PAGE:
Dear Mr Clegg,
The Constitutional Status of the Duchy of Cornwall
Someone once remarked:
“It’s the Tamar not the Amazon, for heaven’s sake.”
The Tamar may not be the second longest river in the world, up to six miles wide in places or carry twenty per cent of the world’s fresh water to the ocean but it does provide a natural border for the historic nation of Cornwall.
As the Deputy Leader of Mebyon Kernow, Cllr Andrew Long pointed out:
“While the people of Cornwall don’t need a lesson in geography from him, David Cameron could do with a history lesson from us.”
The river Tamar is the ancient boundary between England and the Duchy of Cornwall. It marks where many constitutional privileges which accrue to the Queen end. It also marks where many constitutional privileges which accrue to the Duke of Cornwall begin.
Today it’s not the history of the Duchy of Cornwall that needs to be discussed but its future.
It is the official line that the Duchy of Cornwall is simply a “private estate which funds the … activities of The Prince of Wales”. Yet, recently, the Duke of Cornwall and his Duchy have been much in the news - news which has often been at odds with this claim - news which has damaged the public perception of the Duchy of Cornwall.
Doubts have been cast on the status of the Duchy. If it is a private estate it is a very peculiar private estate.
Questions are being asked. People are querying whether the ‘private estate’ is just a device which allows the Duchy to escape public scrutiny? An issue which Mebyon Kernow – the Party for Cornwall has been querying for many years.
The Duchy of Cornwall generated some £18.3 million for the Duke of Cornwall in the year up to 31st March 2012. This equates to £2089 for every hour of every day. If The Duke of Cornwall retired to bed at 11:00pm and were to get up at 9:00am the next morning he would have earned £20,890. By going to bed for the night the Duke ‘earns’ more than the average annual gross full time wage in Cornwall.
In topical terms, he would be able to provide Mr Iain Duncan Smith with more than seven and a half years of his weekly allowance of £53.00. Not bad for a good night’s sleep!
Given the large sums of money involved, perhaps it’s not surprising that the Duchy wishes to escape public scrutiny?
Still – surely the private estate must generate some benefit for ordinary folk? As a private estate, in these times of austerity, the Duchy and its beneficiary, Prince Charles, are paying tax just like any other private estate or person. They are helping the UK to balance its books and pay down the deficit aren’t they?
The Duke does not pay income tax on his income from the Duchy and the Duchy does not pay capital gains tax on the appreciation of its assets. Just like Starbucks, the Duke makes voluntary public relations payments to the exchequer.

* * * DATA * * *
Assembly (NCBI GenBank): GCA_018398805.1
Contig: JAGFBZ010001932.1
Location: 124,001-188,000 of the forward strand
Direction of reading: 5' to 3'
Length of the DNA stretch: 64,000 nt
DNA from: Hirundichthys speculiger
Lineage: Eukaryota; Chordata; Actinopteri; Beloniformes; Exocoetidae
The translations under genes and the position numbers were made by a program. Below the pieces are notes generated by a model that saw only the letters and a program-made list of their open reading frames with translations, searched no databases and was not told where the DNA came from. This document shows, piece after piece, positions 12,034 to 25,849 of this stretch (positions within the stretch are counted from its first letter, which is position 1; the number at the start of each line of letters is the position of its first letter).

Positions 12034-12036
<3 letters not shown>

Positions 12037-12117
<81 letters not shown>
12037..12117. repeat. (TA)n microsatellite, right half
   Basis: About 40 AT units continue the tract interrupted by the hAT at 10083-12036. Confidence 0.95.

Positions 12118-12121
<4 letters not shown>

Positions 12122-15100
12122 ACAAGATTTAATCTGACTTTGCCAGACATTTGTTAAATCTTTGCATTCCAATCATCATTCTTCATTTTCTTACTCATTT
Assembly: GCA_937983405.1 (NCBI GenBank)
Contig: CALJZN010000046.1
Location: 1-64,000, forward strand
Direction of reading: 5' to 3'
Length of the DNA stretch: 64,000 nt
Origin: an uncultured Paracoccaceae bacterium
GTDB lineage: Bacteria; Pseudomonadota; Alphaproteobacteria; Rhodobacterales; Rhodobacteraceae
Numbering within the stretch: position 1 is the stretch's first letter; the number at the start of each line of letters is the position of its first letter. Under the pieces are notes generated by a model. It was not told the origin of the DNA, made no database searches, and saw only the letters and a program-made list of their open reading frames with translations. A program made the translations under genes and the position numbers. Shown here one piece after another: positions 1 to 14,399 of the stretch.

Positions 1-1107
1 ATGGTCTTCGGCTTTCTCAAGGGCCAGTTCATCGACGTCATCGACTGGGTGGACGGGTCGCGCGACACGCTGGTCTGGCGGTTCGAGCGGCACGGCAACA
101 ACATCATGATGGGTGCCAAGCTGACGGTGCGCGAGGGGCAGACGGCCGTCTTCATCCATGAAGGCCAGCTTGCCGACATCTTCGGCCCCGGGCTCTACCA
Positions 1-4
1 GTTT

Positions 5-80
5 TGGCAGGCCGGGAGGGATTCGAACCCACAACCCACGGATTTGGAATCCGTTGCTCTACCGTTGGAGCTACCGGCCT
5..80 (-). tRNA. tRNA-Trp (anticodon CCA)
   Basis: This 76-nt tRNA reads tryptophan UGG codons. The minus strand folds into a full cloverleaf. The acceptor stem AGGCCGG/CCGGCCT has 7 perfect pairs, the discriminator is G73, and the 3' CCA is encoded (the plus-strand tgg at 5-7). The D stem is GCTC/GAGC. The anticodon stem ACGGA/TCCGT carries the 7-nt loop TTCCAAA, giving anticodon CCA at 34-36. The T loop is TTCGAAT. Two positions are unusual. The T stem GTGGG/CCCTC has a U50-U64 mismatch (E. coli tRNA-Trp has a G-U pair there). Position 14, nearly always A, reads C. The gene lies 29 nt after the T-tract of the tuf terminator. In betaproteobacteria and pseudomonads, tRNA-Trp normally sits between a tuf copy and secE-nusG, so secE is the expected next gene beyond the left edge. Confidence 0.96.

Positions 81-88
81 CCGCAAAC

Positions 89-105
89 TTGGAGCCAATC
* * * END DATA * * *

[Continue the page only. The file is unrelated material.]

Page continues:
But why is this private estate exempt from the rules which apply to less peculiar private estates?
How can a private estate bestow constitutional privileges on the Duke?
How does being the beneficiary of a private estate enable the Duke of Cornwall to veto UK government legislation?
How can this private estate claim your property if you die without any beneficiaries?
How can this private estate have a right to prevent compulsory purchase of its land?
These are just a few examples of the inconsistencies between private estate and constitutional body that have, until recently, successfully been kept secret. Duchy secrets are maintained in some cases by the use of injunctions at the very heart of our democracy.
Yet the house of cards and secrets is slowly, but surely, tumbling down.
Lord Berkely has called for a radical overhaul of the Duchy of Cornwall. His private members’ Bill has called for the proceeds of the Duchy to go into a new Trust for the people of Cornwall and the Isles of Scilly.
I believe that Lord Berkeley is right to propose that the proceeds of the Duchy of Cornwall should go to the people of Cornwall and the Isles of Scilly.
However, more is needed.
There needs to be consultation with the people of Cornwall. The Duchy of Cornwall is not just about pocket-money for a prince. Why is it that the future of Cornwall is being discussed hundreds of miles away from Cornwall - yet the people of Cornwall have not been asked what they want?
Mebyon Kernow has asked the people of Cornwall. We have 50,000 signatories that have demanded a more equitable and democratic future for Cornwall – 50,000 people whose hopes and aspirations have been ignored by successive Westminster governments.
You are the Minister with special responsibility for constitutional reform. I call on you to initiate a thorough investigation into the status of the Duchy of Cornwall. Put in place an investigation which aims to resolve the irrefutable dichotomy between a private cash-generating estate and constitutional sovereign body. Commission an investigation which can determine how the Duchy of Cornwall can best serve the people of Cornwall rather than the people of Cornwall serving the Duchy.